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City commission, manager argue contract

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POLSON — Polson City Commissioners tabled a motion to amend City Manager Todd Crossett’s contract until their next meeting on Nov. 5.  Crossett has been employed by the City of Montana since June 2,009. 

All city employees have 7.07 percent of each biweekly check withheld to put into the Public Employees Retirement System. The city has to contribute a matching amount. Since the city manager is an employee with a contract, he may opt to join PERS or may receive the 7.07 percent in cash to invest. 

According to the amendment, Crossett opted to receive cash, and the city paid from June 15, 2009, through May 31, 2011. Crossett’s choice was never reflected in his contract of 2009 or 2011 and on May 31, 2011, “it was suddenly no longer part of his pay package,” City Attorney James Raymond said, noting that either the auditor or City Clerk Cindy Dooley caught it. 

The amendment would allow Crossett the choice of belonging to PERS or receiving 7.07 percent of his gross pay in cash and would be effective as of June 1, 2011. 

Commissioner John Campbell said it wasn’t in Crossett’s original contract and the commission should go with the contract.

“It’s a 7-percent raise, is basically what it is,” Campbell said.  

Mayor Pat DeVries noted the city had paid Crossett for almost two years and the amount had been budgeted. 

“It’s precedent. We’re going to get sued if we don’t pay him; we paid him for two years, John,” Commissioner Dan Morrison said.

Former mayor Lou Marchello, who was in office at the time Crossett was hired, said he remembered Crossett’s option to take the 7.07 percent and asked why that option was not included in Crossett’s contract.

“Had I known,” Raymond said, “it would have been in his contract.”

In other business, the commissioners approved a resolution to levy and assess fiscal year 2012-2013 annual assessments.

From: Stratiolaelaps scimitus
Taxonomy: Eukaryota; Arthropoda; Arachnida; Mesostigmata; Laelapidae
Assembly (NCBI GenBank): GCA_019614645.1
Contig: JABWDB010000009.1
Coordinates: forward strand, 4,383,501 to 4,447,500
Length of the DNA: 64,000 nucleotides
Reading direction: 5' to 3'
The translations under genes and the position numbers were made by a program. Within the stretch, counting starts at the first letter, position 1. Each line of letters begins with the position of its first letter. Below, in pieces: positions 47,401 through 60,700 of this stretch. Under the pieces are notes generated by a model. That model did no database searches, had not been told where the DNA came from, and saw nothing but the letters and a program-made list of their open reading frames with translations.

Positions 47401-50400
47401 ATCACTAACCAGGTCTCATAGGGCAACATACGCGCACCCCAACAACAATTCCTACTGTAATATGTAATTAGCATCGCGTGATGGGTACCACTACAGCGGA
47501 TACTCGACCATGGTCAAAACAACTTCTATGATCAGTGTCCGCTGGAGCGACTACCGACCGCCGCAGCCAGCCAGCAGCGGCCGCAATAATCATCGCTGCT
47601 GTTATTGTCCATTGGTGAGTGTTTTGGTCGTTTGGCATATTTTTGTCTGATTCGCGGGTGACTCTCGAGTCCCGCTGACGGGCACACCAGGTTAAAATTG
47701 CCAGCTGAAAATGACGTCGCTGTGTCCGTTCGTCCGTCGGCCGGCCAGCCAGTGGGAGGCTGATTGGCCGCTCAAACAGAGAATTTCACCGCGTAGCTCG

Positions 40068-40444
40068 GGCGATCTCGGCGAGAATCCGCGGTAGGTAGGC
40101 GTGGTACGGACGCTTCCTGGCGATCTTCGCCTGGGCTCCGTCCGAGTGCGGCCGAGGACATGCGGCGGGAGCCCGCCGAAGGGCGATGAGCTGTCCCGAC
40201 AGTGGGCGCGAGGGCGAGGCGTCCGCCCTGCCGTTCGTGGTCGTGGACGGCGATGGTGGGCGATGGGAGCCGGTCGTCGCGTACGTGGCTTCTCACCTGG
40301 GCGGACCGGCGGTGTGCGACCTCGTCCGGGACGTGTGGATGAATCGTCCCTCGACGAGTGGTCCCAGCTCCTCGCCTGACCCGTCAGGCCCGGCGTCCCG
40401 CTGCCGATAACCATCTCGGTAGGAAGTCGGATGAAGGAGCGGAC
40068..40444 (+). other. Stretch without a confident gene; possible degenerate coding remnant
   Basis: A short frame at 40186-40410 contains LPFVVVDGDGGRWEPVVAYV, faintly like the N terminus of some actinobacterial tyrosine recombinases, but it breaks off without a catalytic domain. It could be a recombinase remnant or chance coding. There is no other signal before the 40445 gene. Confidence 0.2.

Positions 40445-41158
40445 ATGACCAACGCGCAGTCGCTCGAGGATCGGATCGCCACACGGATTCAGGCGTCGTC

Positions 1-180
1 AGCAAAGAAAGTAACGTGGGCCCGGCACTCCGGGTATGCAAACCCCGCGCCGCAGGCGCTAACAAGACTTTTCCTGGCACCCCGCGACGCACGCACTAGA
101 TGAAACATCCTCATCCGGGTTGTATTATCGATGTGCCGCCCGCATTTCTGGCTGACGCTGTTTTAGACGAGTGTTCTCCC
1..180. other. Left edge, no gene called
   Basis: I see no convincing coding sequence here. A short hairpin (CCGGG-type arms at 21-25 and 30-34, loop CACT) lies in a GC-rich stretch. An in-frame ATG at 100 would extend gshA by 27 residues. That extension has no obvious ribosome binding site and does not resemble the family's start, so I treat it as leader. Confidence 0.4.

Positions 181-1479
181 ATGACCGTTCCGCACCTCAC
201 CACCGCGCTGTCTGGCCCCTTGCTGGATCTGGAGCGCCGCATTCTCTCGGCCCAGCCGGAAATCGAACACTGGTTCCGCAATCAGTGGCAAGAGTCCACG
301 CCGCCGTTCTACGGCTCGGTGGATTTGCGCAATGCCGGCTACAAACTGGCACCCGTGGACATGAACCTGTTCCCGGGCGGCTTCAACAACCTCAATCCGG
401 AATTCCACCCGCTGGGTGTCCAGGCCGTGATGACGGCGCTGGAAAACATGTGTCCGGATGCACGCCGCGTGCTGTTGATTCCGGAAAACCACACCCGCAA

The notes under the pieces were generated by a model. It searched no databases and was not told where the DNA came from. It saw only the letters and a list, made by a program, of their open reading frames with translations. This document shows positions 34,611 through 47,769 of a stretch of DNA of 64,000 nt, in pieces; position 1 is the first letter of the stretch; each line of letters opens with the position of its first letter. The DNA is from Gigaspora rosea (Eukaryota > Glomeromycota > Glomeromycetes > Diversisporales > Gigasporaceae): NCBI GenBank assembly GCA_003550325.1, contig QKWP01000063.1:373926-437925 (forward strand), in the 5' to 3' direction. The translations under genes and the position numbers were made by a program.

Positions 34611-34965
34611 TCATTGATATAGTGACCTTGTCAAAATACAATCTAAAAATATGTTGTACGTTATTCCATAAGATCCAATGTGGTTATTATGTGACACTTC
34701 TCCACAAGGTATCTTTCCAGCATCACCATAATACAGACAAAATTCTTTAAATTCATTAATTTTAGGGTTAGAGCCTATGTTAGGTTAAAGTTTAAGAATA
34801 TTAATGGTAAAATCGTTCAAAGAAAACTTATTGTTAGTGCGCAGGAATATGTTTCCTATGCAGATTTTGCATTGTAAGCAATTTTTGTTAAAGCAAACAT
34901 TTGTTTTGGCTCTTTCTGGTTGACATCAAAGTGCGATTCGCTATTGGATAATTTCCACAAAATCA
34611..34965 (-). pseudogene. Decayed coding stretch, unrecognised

According to City Treasurer Bonnie Manicke, the assessments included:

• Special improvement Main Street Renovation District 42 (Streetscape)   $69,064.01

• Street Light Maintenance District 19 $14,078.21

• Street Light Maintenance District 20 $4,871.36 

• Noxious Weed Control Maintenance $4,500

• Delinquent Utility Service Accounts $3,222.81 (water, sewer, storm water charge)

• Total assessment levy  $95,736.39

Jules Clavadetscher, chair of the Polson Redevelopment Agency, presented the annual report for the group, which showed a tax increment fund balance at the end of year of $66,575.28 and estimated TIF receipts for fiscal year 2012-13 of $113,000. 

Polson resident Lee Manicke disagreed with Clavadetscher’s figures. He said expenditures should be $76,040.74 instead of $76,595.29, and TIF receipts would be closer to $130,878.24. Lee urged the report not be approved as submitted, but it passed unanimously.  

Clavadetscher also requested Crossett be authorized to hire a bond attorney for the PRA.

Both Manickes disagreed with this proposal. 

Bonnie noted the TIF district had received funding for only the past three years, and the revenue analysis is in the primary stages. She said the TIF district should establish a revolving fund comprised of 20 percent of the anticipated revenue, to be utilized by all properties in the TIF district for improvements.

“The pinch point,” Clavedetscher said, is if the city builds the boardwalk out into the river, to connect with the walk in Sacajawea Park and extend to Riverside Park, that is Confederated Salish and Kootenai Tribal water. The TIF money can only be used inside the TIF district, and the PRA needs a legal opinion before they proceed.

That was Lee’s point. Urban renewal projects must be within the urban renewal area, the area that was designated as blighted, he said. Two of the PRA’s projects are not within the urban renewal area, the fishing dock, formerly the Polson City Dock, and the walkway under the Armed Forces Memorial Bridge.

“The pertinent boundaries of the urban renewal projects ... are: ‘Salish Point: a combined commercial and residential area bounded on the north and west by Flathead Lake’ and ‘Central Business District:  ... bounded by the Flathead River on the west ...’” Lee explained. 

The motion carried, 4-2.

The commissioners then went into executive session to discuss litigation.


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